Did NZ drug regulator do some laundering for GlaxoSmithKline?

I wrote previously about the hidden bioavailability analysis of GSK's new formulation of Eltroxin (thyroxine). These concerns followed multiple complaints from patients about side effects on the new formulation. Medsafe (the New Zealand drug regulator) had issued an alert, stating that:
"In response to these reports, Medsafe has reassessed the change in Eltroxin formulation and can confirm that the new formulation satisfies all quality, safety, and bioequivalence criteria. In addition, all excipients and excipient quantities present in the new formulation are commonly used in medicines."
GSK stated that
"extensive testing and retesting by GSK has shown that the tablets should be safe and effective when used as prescribed"
However in response to my communications Medsafe refused to discuss what GSK's supposedly "extensive testing" was, the study design or the actual results - citing that the science "is commercial in confidence". Nor it seems were any of the data published in the scientific literature.

Now we have some information about these so called "extensive" tests, courtesy, not of usual science, but through response to a New Zealand parliamentary written question. Still no data, but it now seems that:
  1. Only 36 "test subjects" were studied.
  2. Studies lasted only 48 hours (perhaps long enough to determine bioavailability using measurements of T3 and T4 in blood - but in the absence of any details of study design or the actual results one cannot tell).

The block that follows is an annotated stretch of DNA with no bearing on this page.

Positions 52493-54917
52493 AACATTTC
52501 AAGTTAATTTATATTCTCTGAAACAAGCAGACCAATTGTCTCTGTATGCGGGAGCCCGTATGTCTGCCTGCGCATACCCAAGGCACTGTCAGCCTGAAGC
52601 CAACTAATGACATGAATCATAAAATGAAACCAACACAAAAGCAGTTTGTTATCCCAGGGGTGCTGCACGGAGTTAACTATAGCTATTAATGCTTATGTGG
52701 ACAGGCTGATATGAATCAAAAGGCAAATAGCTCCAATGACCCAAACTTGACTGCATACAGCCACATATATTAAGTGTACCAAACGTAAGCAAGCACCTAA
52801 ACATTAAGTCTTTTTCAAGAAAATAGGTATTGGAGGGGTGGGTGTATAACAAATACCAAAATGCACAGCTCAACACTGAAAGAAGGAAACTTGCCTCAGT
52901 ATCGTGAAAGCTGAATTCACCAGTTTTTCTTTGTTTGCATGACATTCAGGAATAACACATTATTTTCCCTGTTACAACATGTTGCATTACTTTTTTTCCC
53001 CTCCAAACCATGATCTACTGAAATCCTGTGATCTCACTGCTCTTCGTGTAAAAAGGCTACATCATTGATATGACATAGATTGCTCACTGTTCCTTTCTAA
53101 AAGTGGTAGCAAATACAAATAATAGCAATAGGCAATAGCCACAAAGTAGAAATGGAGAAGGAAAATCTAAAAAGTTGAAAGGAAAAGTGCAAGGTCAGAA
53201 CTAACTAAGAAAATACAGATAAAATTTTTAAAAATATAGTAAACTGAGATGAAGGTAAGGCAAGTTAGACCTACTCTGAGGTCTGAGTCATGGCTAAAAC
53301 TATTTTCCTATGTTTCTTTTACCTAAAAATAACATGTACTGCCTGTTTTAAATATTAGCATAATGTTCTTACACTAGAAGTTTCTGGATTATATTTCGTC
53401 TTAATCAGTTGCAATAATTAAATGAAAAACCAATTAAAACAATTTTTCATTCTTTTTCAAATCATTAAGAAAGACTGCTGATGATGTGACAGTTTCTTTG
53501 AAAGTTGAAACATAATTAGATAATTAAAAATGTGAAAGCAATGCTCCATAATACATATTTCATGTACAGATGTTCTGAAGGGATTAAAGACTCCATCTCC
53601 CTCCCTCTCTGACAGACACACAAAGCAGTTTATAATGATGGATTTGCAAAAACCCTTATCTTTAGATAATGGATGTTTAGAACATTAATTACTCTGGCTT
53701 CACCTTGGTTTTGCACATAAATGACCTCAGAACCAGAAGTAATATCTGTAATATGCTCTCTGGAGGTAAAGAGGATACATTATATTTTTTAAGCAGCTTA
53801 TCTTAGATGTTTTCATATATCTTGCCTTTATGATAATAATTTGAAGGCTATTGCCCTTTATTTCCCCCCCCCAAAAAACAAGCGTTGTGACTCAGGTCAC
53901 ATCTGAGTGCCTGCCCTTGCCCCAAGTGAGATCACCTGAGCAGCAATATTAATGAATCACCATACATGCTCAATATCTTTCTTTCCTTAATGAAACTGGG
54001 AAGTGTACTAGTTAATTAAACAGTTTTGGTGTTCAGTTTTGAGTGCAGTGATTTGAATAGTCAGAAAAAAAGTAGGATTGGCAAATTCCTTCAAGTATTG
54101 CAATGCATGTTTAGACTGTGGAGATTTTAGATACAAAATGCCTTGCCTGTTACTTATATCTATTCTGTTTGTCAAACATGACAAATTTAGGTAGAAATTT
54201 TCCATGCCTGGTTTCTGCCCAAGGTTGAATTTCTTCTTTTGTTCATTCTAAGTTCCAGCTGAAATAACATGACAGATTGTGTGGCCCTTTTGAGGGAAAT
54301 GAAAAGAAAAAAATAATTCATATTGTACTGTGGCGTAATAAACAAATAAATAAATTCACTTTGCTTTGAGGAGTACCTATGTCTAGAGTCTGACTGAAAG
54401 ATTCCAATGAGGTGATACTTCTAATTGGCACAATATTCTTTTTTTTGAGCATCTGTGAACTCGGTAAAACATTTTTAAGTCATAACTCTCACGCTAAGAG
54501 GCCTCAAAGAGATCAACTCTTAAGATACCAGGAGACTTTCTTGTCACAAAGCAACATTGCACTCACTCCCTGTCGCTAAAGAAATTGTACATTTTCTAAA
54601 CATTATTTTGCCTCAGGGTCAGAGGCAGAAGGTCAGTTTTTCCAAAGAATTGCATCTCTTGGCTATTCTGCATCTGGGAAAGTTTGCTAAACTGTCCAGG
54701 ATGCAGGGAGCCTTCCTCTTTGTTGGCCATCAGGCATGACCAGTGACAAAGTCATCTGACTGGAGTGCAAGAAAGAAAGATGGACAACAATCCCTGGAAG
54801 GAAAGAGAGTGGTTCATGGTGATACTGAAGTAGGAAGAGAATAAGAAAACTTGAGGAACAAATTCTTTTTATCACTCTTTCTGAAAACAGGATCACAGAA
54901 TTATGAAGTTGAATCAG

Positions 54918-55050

3. It seems that "Almost 25% of the subjects experienced an adverse event when taking the new formulation of Eltroxin, compared to just 8% taking the standard formulation".
Parliamentarians are asking questions.

Member of Parliament Jackie Blue says "the authorities need to explain why this information did not ring alarm bells for them".

My questions would be more fundamental, regardless of the data. Why are we in this position in the first place, and what is the role of a scientific regulator?

See also the excellent Pharmalot on some aspects of this story

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Comments on: Did NZ drug regulator do some laundering for GlaxoSmithKline?


Blogger Fiddy said ... (September 17, 2008) : 

"safe and effective"

"commercial in confidence"

"utterly refute allegations"

Do they have a handbook called 'Statements to mislead the public'?



Anonymous busby seo test said ... (November 07, 2008) : 

"safe and effective"

"commercial in confidence"

"utterly refute allegations"


Anonymous Dana said ... (December 04, 2008) : 

I think this is the study (scroll way down) you requested via email from medsafe


not sure when it was made publicly available


Blogger Aubrey Blumsohn said ... (December 04, 2008) : 

Well that is a study report but it's not data. It is GSK's representation of some data.

A scientist would want to see

- the data
- the formal study report, methods, detailed methodology
- the data
- the protocol
- the data

This isn't science as usually understood. It isn't even close to a rat's arse of being science.


Anonymous Busby SEO said ... (December 16, 2008) : 

If this material is already 100% proved with many different methodology, i think the production and distribution should stop.


Blogger Stephany said ... (December 31, 2008) : 

Wishing you a Happy New Year, Aubrey.



Anonymous Fix Registry Errors said ... (February 16, 2009) : 

They better not show it to public if they are still not sure about it..


Anonymous tnomeralc web design toys said ... (March 23, 2009) : 

"safe and effective"

"commercial in confidence"

"utterly refute allegations"

Do they have a handbook called 'Statements to mislead the public'?


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